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Bush's Katrina statement contradicted by emerging evidence

Thursday, March 2, 2006

Recently emerging evidence seems to contradict a statement by United States President George W. Bush during Hurricane Katrina. He stated in an interview with ABC on September 1st that, "I don't think anybody anticipated the breach of the levees".

One of the first items to emerge, a video obtained by the Associated Press, shows footage of Bush during a video-conference received at his ranch in Crawford, Texas, on August 29, 2005, 19 hours before landfall of Hurricane Katrina. During the briefing, Director of the National Hurricane Center Max Mayfield warned, "I don't think anyone can tell you with any confidence right now whether levees will be topped or not, but there is obviously a very, very great concern".

In addition, Michael D. Brown, then director of the Federal Emergency Management Agency (FEMA), reported that he had spoken with President Bush twice in the morning and that the president was asking about reports that the levees had been breached.

Brown would state later on CNN that, "There's no question in my mind he probably had those reports (about breaches in the levees), because we were feeding in the Homeland Security Operations Center, into the White House sit room, all of the information that we were getting. So he had to have had that information. Plus, I think the president knew from our earlier conversations that that was one of my concerns, that the levees could actually breach".[1]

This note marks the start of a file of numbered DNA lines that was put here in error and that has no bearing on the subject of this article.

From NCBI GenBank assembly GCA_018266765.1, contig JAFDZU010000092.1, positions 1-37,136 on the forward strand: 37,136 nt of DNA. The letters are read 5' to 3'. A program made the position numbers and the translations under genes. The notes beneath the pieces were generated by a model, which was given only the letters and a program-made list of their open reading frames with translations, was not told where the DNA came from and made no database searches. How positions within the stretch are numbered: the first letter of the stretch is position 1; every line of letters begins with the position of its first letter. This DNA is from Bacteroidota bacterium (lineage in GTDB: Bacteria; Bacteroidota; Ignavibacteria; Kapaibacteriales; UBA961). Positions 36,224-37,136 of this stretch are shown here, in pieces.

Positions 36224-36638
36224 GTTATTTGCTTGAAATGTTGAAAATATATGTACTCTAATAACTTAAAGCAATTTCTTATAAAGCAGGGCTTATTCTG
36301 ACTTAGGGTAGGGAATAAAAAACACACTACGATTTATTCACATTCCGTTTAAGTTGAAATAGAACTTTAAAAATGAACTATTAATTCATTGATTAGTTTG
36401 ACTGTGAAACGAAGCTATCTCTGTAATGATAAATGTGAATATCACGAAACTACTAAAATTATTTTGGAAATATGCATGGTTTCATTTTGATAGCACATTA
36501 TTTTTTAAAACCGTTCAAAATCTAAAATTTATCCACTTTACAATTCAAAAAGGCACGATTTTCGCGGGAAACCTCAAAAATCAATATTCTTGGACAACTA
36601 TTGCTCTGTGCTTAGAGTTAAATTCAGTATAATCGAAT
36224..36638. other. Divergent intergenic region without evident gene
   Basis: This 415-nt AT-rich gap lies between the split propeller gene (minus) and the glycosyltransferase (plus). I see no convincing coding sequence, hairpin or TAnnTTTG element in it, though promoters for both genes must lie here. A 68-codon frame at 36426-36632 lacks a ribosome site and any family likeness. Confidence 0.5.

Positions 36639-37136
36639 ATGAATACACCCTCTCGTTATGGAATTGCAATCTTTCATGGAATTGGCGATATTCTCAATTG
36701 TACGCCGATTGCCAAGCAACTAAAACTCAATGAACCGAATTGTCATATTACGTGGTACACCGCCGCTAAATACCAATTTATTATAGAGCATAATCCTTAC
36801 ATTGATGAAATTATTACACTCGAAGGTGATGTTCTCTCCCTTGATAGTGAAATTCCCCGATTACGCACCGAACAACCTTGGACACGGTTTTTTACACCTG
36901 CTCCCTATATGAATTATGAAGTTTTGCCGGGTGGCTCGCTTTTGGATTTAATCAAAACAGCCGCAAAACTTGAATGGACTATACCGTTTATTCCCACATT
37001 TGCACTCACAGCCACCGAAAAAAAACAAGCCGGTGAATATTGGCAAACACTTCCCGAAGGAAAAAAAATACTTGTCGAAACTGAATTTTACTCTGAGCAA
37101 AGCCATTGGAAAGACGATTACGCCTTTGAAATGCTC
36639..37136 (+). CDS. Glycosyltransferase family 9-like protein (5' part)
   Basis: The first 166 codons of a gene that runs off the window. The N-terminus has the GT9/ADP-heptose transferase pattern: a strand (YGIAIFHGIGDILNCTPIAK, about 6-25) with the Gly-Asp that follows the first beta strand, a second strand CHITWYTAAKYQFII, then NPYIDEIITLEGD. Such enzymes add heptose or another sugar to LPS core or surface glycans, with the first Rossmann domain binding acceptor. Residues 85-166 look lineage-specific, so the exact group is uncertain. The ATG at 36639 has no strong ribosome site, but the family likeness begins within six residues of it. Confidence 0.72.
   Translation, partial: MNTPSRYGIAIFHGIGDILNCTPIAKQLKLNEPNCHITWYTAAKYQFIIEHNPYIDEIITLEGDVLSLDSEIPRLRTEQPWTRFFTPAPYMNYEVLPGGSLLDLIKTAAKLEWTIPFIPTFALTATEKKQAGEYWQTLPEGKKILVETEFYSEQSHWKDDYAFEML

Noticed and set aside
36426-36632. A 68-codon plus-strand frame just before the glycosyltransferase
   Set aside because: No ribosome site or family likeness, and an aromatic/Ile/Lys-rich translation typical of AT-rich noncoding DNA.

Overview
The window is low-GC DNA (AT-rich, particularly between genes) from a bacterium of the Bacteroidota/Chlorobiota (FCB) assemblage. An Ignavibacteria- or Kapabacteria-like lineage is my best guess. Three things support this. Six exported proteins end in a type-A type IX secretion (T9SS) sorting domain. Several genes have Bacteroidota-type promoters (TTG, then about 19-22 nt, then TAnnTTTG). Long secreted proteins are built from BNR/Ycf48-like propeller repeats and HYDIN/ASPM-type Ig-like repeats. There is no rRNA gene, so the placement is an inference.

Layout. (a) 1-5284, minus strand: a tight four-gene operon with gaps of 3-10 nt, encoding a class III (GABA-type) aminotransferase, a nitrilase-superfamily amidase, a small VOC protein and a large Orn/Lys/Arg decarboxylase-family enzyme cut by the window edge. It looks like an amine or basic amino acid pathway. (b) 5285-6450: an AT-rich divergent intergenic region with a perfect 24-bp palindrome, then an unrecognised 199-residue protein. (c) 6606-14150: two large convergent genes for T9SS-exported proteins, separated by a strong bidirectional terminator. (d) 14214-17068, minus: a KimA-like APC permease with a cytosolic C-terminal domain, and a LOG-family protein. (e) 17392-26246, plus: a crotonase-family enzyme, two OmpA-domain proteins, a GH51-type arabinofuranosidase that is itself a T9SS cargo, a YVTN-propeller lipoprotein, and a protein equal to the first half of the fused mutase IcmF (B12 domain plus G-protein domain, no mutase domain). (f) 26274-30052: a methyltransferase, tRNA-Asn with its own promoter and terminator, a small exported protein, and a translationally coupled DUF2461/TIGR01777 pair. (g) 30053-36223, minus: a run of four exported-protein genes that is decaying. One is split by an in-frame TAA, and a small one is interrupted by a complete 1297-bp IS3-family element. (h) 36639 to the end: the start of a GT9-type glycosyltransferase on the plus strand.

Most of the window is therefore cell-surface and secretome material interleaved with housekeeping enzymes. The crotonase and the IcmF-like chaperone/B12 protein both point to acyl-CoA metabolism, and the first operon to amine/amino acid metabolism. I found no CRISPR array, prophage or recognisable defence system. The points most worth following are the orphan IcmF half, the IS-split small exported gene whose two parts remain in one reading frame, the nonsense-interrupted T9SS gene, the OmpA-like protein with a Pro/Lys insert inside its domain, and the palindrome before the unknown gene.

In July 2004, the Federal Emergency Management Agency completed an exercise called "Hurricane Pam", which, dealt with the scenario of a direct hit on New Orleans by a hurricane with 120 mph winds (a Category 3). It resulted in "10 to 20 feet of water within the City of New Orleans," according to January 24 congressional testimony by the president of the company that designed the Hurricane Pam exercise.[2]

A report FEMA sent to the White House Situation Room on August 29th, they cited death and destruction anticipated by the "Hurricane Pam" exercise and warned that Katrina was likely to be worse. "Exercise projection is exceeded by Hurricane Katrina real-life impacts," they stated. Furthermore, "The potential for severe storm surge to overwhelm Lake Pontchartrain levees is the greatest concern for New Orleans. Any storm rated Category 4 on the Saffir-Simpson (hurricane) scale will likely lead to severe flooding and/or levee breaching. This could leave the New Orleans metro area submerged for weeks or months".[3]

When the report was released, Hurricane Katrina was thought to be a Category 4 as of landfall (though after analysis, it's power at landfall would be downgraded to a Category 3).[4]

White House officials previously clarified Bush's earlier comment, saying that the president was referring to the hours after Katrina swept through and news reports as of August 30th suggested the city had "dodged a bullet", which led to surprise when reports reached them of the levee breaches.[5][6] Contrasting this was the August 30th broadcast of NBC's Today, NBC Nightly News anchor Brian Williams reported at 7:05 a.m. ET, "There has been a huge development overnight ... the historic French Quarter, dry last night and it is now filling with water. This is water from nearby Lake Pontchartrain; the levees failed overnight."[7]

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